In French, you use prepositions when talking about doing something on a name day (St George's day etc.)
Prepositions with name days in French
Look at these examples:
On est sortis à la Saint-Valentin.We went out on Valentine's Day.
Le jour de la Saint-Valentin, tu passes du temps avec ton bien-aimé.On Valentine's Day, you spend time with your loved one.
À la Sainte-Catherine, les femmes célibataires mangent du gâteau.
On St Catherine's Day, single women eat cake.
Le jour de la Sainte-Catherine, les femmes célibataires mangent du gâteau.On St Catherine's Day, single women eat cake.
Je suis né à la Saint-Georges.I was born on St George's day.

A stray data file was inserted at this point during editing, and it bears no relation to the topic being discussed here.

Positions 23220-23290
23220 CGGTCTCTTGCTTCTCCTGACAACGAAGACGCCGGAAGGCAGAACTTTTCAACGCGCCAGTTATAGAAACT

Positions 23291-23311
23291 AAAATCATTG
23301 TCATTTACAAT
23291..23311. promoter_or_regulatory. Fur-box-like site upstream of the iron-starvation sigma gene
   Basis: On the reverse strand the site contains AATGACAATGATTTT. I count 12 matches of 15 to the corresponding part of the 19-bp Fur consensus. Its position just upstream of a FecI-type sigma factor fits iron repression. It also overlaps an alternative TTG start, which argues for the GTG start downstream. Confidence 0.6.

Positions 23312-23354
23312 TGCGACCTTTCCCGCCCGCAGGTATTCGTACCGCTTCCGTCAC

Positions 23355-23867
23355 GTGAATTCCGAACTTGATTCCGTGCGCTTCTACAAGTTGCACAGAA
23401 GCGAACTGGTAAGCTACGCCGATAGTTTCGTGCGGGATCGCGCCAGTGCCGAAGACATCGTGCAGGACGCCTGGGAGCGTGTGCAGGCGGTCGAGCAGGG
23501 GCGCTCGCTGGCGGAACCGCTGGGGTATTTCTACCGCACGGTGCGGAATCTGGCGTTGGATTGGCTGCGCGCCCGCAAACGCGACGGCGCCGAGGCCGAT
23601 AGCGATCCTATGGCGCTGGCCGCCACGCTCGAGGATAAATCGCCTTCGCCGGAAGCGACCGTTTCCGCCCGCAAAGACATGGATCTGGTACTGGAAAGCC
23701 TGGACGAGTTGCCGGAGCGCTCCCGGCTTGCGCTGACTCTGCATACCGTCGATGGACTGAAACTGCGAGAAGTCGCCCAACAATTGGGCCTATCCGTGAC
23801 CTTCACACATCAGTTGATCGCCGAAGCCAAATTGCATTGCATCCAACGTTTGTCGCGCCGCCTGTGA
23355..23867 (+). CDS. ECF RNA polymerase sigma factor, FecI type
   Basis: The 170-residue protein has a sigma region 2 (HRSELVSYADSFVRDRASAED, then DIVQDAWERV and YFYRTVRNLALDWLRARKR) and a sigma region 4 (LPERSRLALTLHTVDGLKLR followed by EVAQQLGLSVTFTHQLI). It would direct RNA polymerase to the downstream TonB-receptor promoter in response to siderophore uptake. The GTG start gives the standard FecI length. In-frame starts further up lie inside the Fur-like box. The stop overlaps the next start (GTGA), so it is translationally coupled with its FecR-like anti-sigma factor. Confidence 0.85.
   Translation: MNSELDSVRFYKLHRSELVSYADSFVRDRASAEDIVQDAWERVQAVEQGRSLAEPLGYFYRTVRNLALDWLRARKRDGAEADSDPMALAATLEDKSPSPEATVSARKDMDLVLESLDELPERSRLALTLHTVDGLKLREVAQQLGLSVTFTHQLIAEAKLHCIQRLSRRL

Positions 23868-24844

Je suis né le jour de la Saint-Georges.I was born on St George's day.
Note that when talking about doing something on a name day, you can use either:
à la + Saint(e) [name]
le jour de la + Saint(e) [name].
While à la is more general, le jour de la insists a bit more on the very day.
In French, name days are feminine, even with masculine names.
It's because they're considered as la fête de = the celebration of that name.
Therefore, you will always say à la + [name day], or le jour de la + [name day].
This rule also applies to All Saints' Day = la Toussaint :
À la Toussaint en France, les gens ne travaillent pas.On All Saints' Day in France, people don't work.
Le jour de la Toussaint, on met des fleurs sur la tombe des gens que l'on a perdus.On All Saints' Day, we put flowers on the grave of people we lost.
Also see Which prepositions to use with celebration days - like Christmas - in French
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